This information was leaked to the media and there was a public outcry, followed by a hearing at the College voor Zorgverzekeringen (CVZ) offices. Such was the protest that the decision was revoked, and these treatments were reinstated for all Fabry and Pompe sufferers. This is one of the few examples of its kind where the combined efforts of a small group of people have challenged and overcome current legislation.
With inspiring examples like these, there is no doubt that some parts of the rare disease community are becoming quite a force to be reckoned with. However, for every success story there is also one of struggle…
“…there is no doubt that some parts of the rare disease community are becoming quite a force to be reckoned with.”
Disappointment with the standard of care offered
“Our families, friends and members of Myeloma UK and the support group have been wonderful. My husband’s employers have been supportive. The actual nurses are very good. The doctors have been at times barely adequate. The public bodies dealing with drug funding and benefits have rarely been helpful and have at times been obstructive and occasionally very offensive.”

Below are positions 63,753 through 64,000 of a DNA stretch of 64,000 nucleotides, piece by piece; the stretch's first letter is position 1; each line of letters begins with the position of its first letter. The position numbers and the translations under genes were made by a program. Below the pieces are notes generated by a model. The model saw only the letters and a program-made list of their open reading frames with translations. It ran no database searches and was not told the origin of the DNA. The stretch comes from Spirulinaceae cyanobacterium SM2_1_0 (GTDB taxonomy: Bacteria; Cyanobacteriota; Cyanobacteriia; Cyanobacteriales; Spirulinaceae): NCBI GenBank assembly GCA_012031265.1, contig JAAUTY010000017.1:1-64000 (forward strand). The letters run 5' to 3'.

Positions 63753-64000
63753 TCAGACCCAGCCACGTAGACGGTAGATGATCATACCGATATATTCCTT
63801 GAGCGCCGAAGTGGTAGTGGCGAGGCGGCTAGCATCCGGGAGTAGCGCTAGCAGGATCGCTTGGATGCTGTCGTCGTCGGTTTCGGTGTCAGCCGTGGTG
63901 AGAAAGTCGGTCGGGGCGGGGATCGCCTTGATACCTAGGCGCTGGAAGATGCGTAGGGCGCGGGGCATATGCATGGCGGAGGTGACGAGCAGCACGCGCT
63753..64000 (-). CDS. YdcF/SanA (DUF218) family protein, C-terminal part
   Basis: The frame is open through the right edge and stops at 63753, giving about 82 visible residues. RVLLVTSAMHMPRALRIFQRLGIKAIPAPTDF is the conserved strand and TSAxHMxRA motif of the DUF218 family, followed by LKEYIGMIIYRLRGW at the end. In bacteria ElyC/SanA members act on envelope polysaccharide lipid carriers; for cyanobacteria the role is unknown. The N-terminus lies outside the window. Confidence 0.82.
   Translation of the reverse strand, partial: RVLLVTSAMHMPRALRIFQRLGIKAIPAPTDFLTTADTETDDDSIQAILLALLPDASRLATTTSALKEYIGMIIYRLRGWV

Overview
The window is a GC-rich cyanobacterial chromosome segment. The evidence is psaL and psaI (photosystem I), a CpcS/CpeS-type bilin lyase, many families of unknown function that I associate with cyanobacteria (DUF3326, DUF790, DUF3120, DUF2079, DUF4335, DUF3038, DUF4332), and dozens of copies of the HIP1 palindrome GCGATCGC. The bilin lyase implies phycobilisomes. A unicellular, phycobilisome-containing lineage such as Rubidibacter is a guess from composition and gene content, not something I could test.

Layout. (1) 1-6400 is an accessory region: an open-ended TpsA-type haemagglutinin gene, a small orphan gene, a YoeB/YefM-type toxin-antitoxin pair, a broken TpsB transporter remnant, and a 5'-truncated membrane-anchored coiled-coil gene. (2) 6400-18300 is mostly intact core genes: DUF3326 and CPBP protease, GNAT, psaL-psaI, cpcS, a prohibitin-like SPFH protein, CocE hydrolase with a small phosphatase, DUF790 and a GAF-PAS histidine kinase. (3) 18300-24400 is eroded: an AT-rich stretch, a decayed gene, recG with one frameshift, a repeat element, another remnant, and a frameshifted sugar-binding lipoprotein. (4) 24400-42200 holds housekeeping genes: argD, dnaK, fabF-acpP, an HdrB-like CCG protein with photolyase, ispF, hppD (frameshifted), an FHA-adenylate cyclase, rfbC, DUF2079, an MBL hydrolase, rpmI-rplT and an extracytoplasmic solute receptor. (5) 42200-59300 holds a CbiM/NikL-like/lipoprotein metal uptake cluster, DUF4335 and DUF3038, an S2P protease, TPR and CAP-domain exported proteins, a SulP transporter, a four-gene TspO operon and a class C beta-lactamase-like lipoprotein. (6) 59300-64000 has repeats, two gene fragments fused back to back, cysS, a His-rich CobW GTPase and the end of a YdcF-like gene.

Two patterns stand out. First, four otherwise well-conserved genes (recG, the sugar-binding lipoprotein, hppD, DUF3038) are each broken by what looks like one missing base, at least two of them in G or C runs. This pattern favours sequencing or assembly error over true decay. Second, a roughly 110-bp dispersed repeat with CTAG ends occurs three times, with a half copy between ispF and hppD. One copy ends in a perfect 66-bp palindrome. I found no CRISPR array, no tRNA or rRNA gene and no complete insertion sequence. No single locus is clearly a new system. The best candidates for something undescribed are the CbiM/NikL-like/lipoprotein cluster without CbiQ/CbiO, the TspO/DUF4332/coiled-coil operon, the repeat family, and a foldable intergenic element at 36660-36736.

Wife of a patient with myeloma6
Sense of needing to work harder than others
“I have to continuously remind my teachers of my needs and fight for them. Basically, I have to be willing to invest more time and effort than any other student to succeed. I feel that rare disease patients have to develop a stronger will than others, be very confident of their capacities and never give up!”
Patient with Aniridia7
Struggling to be given adequate ‘airtime’
“I have never been given an opportunity to talk about my condition with a professional apart from when seeing my consultant in a teaching hospital (usually with 5+ students).”
Patient with palmoplantar keratoderma areata6
It will be quite some time before all rare disease patients can truly say they feel their opinions are taken into account. However the stories of those spearheading change are certainly encouraging for those of us working within the healthcare industry, given our common goal of improving services and outcomes for all patients worldwide.
We are also reminded of the importance of keeping abreast of changes in this field, so that we can all, in part, play a role in change for the greater good.